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Geochronology and physical context of Oldowan site formation at Kanjera South, Kenya

Published online by Cambridge University Press:  12 September 2018

Research Laboratory for Archaeology and the History of Art, School of Archaeology, University of Oxford, 1 South Parks Road, Oxford, OX1 3QY, UK
Natural Sciences and Psychology, Liverpool John Moores University, James Parsons Building, Byrom Street, Liverpool, L3 3AF, UK
Natural Sciences and Psychology, Liverpool John Moores University, James Parsons Building, Byrom Street, Liverpool, L3 3AF, UK
Department of Anthropology, Queens College, CUNY & NYCEP, 65-30 Kissena Blvd, Flushing, NY 11367, USA
Department of Anthropology, Columbian College of Arts & Sciences, George Washington University, 2110 G Sreet, NW Washington DC 20052, USA
Berkeley Geochronology Center, 2455 Ridge Road, Berkeley CA 94709, USA
Department of Biology, California State University, Northridge CA 91330, USA
Department of Geosciences, Earth & Mineral Sciences Museum, Pennsylvania State University, 151 Standing Stone Lane, State College PA16802, USA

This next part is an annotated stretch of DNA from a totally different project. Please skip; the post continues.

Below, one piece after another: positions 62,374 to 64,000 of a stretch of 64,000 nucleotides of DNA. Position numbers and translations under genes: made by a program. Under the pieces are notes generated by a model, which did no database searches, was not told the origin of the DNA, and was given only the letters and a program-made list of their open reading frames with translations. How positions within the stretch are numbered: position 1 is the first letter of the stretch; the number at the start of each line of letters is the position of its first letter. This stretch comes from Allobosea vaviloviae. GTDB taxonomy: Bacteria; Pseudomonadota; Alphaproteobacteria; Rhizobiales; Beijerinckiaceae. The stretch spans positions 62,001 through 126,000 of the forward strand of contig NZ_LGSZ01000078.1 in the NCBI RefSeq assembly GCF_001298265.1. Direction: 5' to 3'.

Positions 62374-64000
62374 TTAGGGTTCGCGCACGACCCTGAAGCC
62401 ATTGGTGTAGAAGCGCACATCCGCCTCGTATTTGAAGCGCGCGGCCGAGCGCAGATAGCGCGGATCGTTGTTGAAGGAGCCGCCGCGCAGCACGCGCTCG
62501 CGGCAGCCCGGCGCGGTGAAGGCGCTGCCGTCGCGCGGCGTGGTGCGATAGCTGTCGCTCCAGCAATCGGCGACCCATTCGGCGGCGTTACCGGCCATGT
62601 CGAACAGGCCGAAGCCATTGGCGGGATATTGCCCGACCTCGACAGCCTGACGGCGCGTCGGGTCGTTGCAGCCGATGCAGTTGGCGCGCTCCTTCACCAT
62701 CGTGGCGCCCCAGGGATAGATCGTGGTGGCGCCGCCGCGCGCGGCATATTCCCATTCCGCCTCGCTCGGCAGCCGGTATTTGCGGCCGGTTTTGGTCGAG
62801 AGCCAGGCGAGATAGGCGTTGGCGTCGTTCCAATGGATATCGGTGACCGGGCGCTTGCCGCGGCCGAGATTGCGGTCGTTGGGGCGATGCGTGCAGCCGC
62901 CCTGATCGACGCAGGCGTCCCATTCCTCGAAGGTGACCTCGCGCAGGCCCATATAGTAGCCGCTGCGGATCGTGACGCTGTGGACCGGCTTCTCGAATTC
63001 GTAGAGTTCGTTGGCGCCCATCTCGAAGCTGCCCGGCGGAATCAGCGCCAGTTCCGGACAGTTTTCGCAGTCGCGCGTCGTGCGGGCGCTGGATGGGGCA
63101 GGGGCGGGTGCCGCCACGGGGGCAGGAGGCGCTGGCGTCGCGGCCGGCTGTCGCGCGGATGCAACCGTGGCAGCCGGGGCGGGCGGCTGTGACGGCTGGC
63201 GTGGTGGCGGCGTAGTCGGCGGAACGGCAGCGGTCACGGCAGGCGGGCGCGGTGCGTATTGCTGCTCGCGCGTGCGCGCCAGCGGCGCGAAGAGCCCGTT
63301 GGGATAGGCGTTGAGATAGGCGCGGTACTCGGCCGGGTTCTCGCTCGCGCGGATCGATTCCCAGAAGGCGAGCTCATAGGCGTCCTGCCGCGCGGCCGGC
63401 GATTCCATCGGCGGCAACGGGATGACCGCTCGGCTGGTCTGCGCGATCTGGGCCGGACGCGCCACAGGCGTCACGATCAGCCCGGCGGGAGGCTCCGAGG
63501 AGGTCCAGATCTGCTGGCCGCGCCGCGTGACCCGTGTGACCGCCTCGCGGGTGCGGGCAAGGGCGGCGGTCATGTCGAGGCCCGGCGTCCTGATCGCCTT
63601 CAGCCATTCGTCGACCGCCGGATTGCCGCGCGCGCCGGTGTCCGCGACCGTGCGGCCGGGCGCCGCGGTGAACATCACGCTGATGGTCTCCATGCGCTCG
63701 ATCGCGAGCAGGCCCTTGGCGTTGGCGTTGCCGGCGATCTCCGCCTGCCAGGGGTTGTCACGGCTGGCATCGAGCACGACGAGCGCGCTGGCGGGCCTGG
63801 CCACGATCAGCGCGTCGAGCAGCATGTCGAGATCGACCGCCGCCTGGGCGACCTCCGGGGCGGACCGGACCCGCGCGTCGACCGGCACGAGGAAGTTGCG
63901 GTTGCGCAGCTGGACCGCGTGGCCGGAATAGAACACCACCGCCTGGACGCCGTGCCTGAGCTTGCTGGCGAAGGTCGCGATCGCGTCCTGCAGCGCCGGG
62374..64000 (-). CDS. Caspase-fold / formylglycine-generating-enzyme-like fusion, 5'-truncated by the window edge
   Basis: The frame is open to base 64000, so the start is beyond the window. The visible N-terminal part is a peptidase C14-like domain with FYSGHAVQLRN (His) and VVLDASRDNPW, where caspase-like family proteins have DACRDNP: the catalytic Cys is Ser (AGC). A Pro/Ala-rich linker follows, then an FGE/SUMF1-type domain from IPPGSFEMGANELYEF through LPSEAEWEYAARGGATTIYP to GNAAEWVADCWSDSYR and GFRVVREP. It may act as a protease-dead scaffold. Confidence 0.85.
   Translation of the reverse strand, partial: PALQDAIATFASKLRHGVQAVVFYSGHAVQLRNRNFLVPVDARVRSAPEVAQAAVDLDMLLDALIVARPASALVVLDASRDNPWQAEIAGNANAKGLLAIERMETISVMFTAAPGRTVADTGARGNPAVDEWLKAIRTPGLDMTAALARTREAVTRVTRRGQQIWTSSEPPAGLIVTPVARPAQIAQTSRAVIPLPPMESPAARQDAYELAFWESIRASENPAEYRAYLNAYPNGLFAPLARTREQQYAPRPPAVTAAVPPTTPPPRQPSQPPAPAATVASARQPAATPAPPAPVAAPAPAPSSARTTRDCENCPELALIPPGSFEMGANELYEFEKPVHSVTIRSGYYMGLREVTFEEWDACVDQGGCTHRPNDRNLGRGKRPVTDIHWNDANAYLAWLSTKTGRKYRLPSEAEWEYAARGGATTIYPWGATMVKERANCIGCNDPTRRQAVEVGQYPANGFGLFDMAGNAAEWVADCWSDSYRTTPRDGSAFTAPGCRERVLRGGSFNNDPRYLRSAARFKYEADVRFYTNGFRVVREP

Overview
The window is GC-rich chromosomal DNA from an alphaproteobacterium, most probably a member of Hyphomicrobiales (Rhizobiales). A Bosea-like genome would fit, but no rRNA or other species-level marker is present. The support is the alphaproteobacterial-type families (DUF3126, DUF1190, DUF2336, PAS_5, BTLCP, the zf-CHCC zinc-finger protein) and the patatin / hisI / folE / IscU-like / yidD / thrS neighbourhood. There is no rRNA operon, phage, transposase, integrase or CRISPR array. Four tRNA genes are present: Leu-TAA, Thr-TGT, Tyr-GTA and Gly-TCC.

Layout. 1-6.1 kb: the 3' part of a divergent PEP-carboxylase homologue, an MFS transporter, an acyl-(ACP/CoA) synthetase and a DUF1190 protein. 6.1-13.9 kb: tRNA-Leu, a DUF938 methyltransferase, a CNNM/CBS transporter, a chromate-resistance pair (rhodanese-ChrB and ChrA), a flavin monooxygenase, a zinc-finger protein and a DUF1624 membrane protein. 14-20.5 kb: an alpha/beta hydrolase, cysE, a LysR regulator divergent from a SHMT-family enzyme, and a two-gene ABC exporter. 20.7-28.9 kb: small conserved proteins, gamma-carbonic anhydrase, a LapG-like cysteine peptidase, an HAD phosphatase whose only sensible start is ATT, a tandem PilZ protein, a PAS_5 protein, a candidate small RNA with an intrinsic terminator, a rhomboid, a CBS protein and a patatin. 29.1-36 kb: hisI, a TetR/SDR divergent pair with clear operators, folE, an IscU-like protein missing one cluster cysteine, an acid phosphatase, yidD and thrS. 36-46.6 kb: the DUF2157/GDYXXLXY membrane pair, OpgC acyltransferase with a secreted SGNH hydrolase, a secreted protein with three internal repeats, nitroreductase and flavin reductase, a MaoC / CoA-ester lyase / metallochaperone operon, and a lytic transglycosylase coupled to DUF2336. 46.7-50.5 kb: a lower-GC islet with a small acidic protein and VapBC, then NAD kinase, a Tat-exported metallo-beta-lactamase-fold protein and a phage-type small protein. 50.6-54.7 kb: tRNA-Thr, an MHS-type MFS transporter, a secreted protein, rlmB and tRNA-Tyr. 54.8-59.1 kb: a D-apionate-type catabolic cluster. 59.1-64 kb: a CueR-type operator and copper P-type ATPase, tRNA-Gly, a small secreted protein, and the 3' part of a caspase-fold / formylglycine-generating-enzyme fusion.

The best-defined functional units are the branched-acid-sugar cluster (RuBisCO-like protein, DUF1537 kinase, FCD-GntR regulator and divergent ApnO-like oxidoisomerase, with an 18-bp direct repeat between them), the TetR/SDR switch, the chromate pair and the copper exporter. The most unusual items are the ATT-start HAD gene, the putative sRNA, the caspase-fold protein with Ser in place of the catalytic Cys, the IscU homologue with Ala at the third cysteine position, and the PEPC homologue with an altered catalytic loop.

Research Centre in Human Evolution, Environmental Futures Research Institute, Griffith University, Brisbane, Queensland, 4111, AU
Natural Sciences and Psychology, Liverpool John Moores University, James Parsons Building, Byrom Street, Liverpool, L3 3AF, UK
Author for correspondence:


Oldowan sites in primary geological context are rare in the archaeological record. Here we describe the depositional environment of Oldowan occurrences at Kanjera South, Kenya, based on field descriptions and granulometric analysis. Excavations have recovered a large Oldowan artefact sample as well as the oldest substantial sample of archaeological fauna. The deposits at Kanjera South consist of 30 m of fluvial, colluvial and lacustrine sediments. Magneto- and biostratigraphy indicate the Kanjera South Member of the Kanjera Formation was deposited during 2.3–1.92 Ma, with 2.0 Ma being a likely age for the archaeological occurrences. Oldowan artefacts and associated fauna were deposited in the colluvial and alluvial silts and sands of beds KS1–3, in the margins of a lake basin. Field descriptions and granulometric analysis of the sediment fine fraction indicate that sediments from within the main archaeological horizon were emplaced as a combination of tractional and hyperconcentrated flows with limited evidence of debris-flow deposition. This style of deposition is unlikely to significantly erode or disturb the underlying surface, and therefore promotes preservation of surface archaeological accumulations. Hominins were repeatedly attracted to the site locale, and rapid sedimentation, minimal bone weathering and an absence of bone or artefact rounding further indicate that fossils and artefacts were quickly buried.

Original Article
Copyright © Cambridge University Press 2018 

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